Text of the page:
This is Part 2 in a 5 part series
Here is the simplest definition of free radicals...
Free radicals are things, or molecules, which has an extra electron all by itself.
Okay, that was a cruel joke on my part. But let’s break out the magnifying glass and go over an easier version of the definition of free radicals.
In the field of chemistry there are tons of free radicals and free radical types. But since we only care about what goes on in the human body the most important types of free radicals are on the ones involving oxygen.
It makes sense to be mostly concerned with oxygen free radicals because oxygen is what gives human life (it’s in our water, air we breathe, food, blood, etc).
So the definition of free radicals, regarding the human body, are unstable oxygen molecules that can do damage to your cells, organs and body as a whole.
And it’s not as if free radicals mean to cause harm. They are basically unstable molecules looking to be stable again. If that’s the case, then why and how do free radicals exist?
There are numerous causes for free radicals to exist, both ones we can control and ones we cannot.
The ones we cannot control are pretty interesting. In short, the uncontrollable causes of free radical existence are the result of being alive.
Yes, you read that correctly.
If you are a living person your body will naturally produce free radicals. And there are 2 examples to remember...
One is when we metabolize, or break down, food. Our bodies are basically breaking down the food we eat into usable energy and a side effect from this are the formation of free radicals.
Another internal, uncontrolled source of free radical existence is caused by the immune system. Yes, your immune system will create free radicals in order to fight off bacteria and harmful disease.
Fortunately our bodies have natural antioxidants which will neutralize these free radicals. The problem occurs when your body produces more free radicals than your body can handle. And unfortunately we don’t even realize how much stress we put our bodies through on a daily basis, let alone over the course of years and years.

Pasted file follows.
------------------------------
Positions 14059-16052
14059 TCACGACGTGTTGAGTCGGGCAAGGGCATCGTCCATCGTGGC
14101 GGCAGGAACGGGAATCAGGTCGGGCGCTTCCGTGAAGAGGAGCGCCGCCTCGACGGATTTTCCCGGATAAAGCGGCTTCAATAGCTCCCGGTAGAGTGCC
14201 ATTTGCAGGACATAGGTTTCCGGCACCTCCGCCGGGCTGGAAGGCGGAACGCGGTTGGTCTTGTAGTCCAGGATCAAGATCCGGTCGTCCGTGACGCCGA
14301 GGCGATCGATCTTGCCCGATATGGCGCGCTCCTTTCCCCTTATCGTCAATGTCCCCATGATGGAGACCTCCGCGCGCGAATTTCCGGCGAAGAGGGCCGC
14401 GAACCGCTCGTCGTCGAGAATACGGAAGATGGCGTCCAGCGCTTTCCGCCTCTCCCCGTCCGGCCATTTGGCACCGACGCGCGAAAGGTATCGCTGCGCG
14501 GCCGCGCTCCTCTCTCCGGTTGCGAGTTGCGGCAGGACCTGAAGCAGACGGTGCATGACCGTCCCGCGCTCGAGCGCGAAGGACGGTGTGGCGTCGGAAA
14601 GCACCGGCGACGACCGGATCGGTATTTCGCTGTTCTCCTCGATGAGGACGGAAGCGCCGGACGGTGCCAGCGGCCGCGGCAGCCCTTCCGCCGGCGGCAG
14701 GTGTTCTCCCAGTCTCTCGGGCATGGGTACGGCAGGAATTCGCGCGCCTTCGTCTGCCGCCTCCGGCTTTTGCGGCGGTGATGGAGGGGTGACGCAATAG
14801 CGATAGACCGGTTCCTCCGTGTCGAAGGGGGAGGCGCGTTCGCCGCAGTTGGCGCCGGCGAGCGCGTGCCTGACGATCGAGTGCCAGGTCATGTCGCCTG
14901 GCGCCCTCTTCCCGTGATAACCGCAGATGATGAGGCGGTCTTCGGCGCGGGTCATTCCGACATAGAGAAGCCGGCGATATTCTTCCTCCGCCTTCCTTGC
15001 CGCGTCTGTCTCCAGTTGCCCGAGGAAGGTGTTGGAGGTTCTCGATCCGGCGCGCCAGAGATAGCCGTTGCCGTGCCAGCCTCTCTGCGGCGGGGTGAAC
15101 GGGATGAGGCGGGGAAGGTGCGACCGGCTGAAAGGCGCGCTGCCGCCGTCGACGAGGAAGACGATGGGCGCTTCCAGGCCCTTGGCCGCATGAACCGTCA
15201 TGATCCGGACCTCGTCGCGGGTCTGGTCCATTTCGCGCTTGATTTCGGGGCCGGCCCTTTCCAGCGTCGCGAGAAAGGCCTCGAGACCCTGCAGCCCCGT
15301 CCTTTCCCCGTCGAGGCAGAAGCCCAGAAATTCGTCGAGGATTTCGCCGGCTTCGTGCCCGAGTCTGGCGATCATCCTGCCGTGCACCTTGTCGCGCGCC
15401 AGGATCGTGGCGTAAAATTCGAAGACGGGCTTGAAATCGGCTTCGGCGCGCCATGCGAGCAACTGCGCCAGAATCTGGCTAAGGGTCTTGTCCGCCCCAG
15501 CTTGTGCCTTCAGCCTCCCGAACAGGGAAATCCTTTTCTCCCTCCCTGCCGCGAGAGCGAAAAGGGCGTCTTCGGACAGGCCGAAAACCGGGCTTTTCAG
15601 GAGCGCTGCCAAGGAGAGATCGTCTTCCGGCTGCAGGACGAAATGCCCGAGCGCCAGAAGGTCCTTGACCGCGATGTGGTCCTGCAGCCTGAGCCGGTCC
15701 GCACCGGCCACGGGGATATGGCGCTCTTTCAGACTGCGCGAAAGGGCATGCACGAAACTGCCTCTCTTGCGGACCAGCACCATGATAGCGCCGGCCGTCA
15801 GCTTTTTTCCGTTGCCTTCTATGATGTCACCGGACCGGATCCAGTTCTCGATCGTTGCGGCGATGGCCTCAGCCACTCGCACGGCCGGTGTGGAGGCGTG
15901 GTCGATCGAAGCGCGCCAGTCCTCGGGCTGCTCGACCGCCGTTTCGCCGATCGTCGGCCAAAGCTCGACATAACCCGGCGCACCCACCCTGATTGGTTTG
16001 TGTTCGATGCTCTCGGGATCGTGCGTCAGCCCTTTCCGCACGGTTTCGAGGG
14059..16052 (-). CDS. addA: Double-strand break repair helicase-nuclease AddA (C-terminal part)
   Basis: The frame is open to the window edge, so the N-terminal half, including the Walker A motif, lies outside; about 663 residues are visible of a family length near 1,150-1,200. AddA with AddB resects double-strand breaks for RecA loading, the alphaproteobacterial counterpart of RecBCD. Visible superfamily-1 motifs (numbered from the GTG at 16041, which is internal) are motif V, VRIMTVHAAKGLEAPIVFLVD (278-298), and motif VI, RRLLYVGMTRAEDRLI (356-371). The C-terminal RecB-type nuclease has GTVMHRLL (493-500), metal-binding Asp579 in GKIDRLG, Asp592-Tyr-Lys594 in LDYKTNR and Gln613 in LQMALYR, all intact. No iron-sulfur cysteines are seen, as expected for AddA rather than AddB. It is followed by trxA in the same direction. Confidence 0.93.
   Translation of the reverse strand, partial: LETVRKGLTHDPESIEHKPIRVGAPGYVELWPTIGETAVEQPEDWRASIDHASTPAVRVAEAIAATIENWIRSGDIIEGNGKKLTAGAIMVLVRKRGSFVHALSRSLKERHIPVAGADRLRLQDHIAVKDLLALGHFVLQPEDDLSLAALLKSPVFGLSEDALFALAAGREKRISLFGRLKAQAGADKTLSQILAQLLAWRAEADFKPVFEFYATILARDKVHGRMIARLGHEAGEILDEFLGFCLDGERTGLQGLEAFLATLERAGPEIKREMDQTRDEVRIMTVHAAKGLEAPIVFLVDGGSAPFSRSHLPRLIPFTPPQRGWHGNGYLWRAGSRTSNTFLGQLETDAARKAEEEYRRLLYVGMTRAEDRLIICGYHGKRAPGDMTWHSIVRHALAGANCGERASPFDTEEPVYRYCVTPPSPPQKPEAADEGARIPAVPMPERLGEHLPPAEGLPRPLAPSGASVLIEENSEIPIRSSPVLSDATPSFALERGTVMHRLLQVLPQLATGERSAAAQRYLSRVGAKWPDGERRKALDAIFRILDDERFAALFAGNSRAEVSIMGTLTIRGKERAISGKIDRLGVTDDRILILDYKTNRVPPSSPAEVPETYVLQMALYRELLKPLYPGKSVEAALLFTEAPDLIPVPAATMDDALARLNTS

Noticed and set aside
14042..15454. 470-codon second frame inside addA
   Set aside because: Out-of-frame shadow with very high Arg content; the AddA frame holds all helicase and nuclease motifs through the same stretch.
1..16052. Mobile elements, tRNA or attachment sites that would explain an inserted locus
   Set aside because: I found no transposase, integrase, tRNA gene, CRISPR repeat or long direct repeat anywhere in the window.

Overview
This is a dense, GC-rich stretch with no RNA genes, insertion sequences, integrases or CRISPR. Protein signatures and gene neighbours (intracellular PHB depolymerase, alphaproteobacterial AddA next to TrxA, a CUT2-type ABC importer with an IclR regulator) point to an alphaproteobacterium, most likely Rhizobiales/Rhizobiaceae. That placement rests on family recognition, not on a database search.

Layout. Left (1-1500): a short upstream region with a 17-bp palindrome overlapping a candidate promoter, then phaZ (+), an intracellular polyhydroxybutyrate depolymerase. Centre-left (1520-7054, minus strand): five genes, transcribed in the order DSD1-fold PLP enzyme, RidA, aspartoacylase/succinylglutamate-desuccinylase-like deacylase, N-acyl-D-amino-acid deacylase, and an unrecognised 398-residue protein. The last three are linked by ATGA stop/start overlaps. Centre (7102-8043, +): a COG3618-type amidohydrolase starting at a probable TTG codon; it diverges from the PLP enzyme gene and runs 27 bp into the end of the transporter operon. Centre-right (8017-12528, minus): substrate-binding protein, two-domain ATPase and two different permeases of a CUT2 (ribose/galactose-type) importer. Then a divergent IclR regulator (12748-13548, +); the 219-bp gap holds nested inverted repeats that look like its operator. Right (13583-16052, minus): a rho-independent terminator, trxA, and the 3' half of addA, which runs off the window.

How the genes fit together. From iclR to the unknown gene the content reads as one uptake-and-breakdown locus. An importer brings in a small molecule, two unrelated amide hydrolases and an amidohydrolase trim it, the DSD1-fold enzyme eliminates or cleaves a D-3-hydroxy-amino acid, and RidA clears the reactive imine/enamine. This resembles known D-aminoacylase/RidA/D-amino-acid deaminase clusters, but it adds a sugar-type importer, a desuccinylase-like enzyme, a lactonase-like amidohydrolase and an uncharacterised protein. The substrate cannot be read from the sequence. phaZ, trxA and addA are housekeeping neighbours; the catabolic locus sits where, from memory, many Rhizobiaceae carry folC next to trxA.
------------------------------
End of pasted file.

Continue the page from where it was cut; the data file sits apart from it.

Now that we’ve gone over that the definition of free radicals are unstable oxygen molecules, it’s important to go over the different free radical types.
The most common, and studied, free radicals containing oxygen are called Reactive Oxygen Species (ROS, for short).
Below is a list of the different free radical types we commonly deal with. Instead of going through a painful biochemistry lesson here, click on each free radical type below if you want to get an idea of what they look like and some basic information. A separate window will open up for you.
Just as there are different types of free radical, there is an antioxidant on our side. In Part 4 we cover a number of examples of how some antioxidants will target and neutralize a specific free radical.
But don't get too bogged down in the details. Research is constantly making new discoveries on antioxidant rich foods.
Your best bet is to get as many different types of antioxidant rich foods in your diet (fruits, vegetables, nuts, etc) and by taking a multi-vitamin that has Vitamin A, Vitamin C, Vitamin E and selenium included.
Other Related Articles:
Part 4 - How Free Radicals Were Discovered (and The Different Types of Antioxidants To Fight Them)
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